PN: Did they enjoy it?

JH: Yes, they did and they loved the live aspects. The short-handed six player format is very different to the American tournaments the big players are used to playing, and they loved the challenge. They are keen to come again next year.

We saw every hand these guys played! When you watch the WSOP highlights, or the World Poker Tour, you don't get this. You only see selected highlights. Seeing every hand gives you a much better idea of how the players play, and what their strategies are. That's unique and that was the BPO!

We have just filmed the World Cup of Poker finals which is an annual heads-up tournament - the four finalists were Austria, Costa Rica, Norway, and Scotland. We did it in the same venue as the BPO, again with fans and team mates watching in the bar on big screens. The atmosphere was great at the event and this comes across well on screen. Our comprehensive statistics are particularly relevant for heads up play.

We are pitching for many new tournaments. Sponsors love the branding, and that we can film for hours and hours due to having a dedicated channel. We are looking at new formats and are looking to have regular tournaments; heads-up, six-table and eight or nine table formats as well

PN: There's a program called "Barny's Home Games" which is an interesting feature where Barny Boatman (a top European Professional) goes to people's homes and joins in their home poker games. Do you want to give me some background about how that came to be?

JH: Well, it is very important to us to address grass roots poker so, although our tournaments might have a lot of statistical information on screen and the coverage is quite sophisticated, we want to make sure we don't alienate newcomers to the game. One of the ideas that we developed with Barny Boatman was to send him to people's houses to play with them in their home games.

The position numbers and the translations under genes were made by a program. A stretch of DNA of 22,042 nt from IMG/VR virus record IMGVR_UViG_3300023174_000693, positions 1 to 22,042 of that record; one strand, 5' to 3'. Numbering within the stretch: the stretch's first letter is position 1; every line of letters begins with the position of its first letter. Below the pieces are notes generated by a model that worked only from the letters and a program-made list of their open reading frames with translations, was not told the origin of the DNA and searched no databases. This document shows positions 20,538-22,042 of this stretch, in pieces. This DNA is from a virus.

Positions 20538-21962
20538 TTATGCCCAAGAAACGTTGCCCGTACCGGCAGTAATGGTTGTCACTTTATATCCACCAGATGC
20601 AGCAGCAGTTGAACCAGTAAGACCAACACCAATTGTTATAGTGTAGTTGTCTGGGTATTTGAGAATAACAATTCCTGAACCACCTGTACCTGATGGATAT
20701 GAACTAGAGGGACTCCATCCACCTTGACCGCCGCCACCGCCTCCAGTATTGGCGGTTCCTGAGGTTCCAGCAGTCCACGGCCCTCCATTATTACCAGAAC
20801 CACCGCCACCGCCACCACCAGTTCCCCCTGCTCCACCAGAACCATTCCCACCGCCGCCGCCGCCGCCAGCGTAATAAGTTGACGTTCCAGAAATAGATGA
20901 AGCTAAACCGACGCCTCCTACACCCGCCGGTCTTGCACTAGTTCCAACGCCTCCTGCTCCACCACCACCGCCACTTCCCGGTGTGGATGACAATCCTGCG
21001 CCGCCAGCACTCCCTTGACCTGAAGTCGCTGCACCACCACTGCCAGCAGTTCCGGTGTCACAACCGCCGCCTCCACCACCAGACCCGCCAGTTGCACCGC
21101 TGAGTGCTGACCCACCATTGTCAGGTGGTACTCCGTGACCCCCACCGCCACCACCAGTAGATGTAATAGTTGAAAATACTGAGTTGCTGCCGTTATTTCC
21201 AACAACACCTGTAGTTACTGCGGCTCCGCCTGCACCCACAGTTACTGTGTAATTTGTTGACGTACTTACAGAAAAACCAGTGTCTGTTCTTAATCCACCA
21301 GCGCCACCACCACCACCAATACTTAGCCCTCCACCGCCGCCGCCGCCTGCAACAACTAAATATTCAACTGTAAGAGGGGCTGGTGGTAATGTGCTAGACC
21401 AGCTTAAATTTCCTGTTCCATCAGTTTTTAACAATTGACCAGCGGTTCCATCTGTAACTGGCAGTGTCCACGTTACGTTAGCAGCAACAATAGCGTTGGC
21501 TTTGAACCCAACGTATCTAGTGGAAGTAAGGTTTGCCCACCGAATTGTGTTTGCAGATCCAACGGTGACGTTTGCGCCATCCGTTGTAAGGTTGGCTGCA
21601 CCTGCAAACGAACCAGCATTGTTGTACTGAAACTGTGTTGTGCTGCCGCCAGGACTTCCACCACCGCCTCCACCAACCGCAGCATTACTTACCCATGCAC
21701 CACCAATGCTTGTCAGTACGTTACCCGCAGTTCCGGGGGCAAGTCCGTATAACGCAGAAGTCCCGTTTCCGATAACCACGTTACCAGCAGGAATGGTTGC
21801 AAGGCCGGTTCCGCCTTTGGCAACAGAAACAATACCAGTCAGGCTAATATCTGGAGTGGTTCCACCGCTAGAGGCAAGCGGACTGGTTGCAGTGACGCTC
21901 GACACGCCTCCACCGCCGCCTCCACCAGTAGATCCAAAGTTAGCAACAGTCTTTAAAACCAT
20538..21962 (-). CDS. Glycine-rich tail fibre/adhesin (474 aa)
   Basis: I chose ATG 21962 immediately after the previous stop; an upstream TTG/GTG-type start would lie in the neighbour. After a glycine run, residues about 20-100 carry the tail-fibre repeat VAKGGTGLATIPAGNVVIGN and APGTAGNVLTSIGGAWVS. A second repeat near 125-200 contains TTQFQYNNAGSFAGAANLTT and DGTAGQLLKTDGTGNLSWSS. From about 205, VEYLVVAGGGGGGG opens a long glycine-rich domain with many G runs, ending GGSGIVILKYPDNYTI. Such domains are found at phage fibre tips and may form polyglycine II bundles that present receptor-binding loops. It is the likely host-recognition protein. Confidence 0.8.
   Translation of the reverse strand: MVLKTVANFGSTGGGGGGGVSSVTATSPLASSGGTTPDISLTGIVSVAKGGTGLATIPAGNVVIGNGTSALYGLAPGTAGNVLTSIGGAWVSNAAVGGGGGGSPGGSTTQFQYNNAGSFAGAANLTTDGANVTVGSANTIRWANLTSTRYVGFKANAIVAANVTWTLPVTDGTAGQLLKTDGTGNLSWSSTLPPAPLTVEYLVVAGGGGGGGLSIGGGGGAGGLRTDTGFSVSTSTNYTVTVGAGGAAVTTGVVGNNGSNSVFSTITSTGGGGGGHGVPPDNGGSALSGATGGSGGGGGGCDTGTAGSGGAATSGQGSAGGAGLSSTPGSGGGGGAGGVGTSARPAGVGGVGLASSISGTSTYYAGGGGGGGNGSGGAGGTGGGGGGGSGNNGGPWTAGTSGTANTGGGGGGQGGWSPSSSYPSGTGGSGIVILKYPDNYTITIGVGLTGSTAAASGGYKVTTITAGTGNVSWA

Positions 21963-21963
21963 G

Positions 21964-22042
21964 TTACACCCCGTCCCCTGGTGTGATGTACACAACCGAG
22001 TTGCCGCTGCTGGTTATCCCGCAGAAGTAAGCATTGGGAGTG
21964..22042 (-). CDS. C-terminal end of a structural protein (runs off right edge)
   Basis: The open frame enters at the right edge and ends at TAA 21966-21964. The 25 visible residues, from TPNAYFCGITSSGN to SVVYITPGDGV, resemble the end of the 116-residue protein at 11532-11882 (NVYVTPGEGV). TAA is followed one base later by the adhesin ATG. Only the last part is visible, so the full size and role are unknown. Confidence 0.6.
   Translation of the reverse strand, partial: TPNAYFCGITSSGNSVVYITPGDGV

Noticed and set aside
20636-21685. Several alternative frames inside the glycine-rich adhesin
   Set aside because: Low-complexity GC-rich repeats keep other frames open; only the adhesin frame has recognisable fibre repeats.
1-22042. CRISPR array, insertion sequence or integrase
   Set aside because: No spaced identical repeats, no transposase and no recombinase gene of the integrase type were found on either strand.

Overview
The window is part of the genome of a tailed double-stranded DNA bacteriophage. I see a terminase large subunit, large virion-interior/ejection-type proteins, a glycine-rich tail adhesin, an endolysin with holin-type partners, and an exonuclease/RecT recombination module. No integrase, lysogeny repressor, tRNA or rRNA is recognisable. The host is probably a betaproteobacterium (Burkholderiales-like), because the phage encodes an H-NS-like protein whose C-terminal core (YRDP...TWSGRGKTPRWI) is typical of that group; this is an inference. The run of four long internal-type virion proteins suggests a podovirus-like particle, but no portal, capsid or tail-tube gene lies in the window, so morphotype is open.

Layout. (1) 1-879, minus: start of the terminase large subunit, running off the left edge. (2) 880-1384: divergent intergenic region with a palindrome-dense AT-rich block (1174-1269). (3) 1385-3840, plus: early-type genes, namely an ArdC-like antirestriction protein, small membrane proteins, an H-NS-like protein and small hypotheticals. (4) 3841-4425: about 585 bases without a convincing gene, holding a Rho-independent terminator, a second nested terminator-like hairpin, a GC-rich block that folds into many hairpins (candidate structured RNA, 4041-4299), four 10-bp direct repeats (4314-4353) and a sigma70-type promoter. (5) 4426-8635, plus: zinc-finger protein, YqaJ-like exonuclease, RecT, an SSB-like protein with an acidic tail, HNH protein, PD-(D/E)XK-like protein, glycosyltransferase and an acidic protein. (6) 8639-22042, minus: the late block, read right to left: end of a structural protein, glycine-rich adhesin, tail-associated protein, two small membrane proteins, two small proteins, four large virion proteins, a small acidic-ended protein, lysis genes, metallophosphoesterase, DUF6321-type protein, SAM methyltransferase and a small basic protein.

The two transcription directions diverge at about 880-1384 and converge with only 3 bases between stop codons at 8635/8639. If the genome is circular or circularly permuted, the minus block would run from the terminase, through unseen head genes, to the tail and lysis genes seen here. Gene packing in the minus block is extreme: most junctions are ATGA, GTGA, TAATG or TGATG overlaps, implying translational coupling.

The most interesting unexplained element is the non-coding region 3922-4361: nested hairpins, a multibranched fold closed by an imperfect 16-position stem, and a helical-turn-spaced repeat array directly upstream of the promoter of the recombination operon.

PN: Yes, he's the perfect man for that role!

JH: Barny was quite keen to work with us on the series and has plenty of interesting programme ideas. It is a very exciting format. I think it is great that anybody who has a home game can have a poker professional come round and play with them and teach them a few tricks, and Barny is a great face for the show.

PN: Is there a waiting list for that now?

JH: I think there is and (laughs) personally I've been inundated with requests asking if Barny can come and play at their games! It's important for us because it is not just about spending masses of money on buying in big American productions. It's important to us that we have other programming apart from the BPO and other big tournaments. With regard to documentaries and other programming, we want to make sure that we still address "grass roots" poker and teaching people the game.

PN: Does Barny enjoy his role?

JH: Yes, he does. Home games are a big part of what poker is all about. Barny used to play home games with the other Hendon Mob players (fellow UK professionals Ram Vaswani, Joe Beevers and Ross Boatman) and still does. He has said it himself, it is where he came from, and it's great meet people and enjoy the different games they play. He loves it because it's something a bit different from the regular tournament circuit.

PN: Well, James, it's been a pleasure and thank you for your time.

JH: Thank you

Ed Note: The Poker Channel recently aired the Party Poker World Open. Another televised tourney is qualifying on Party Poker now. Join the fun.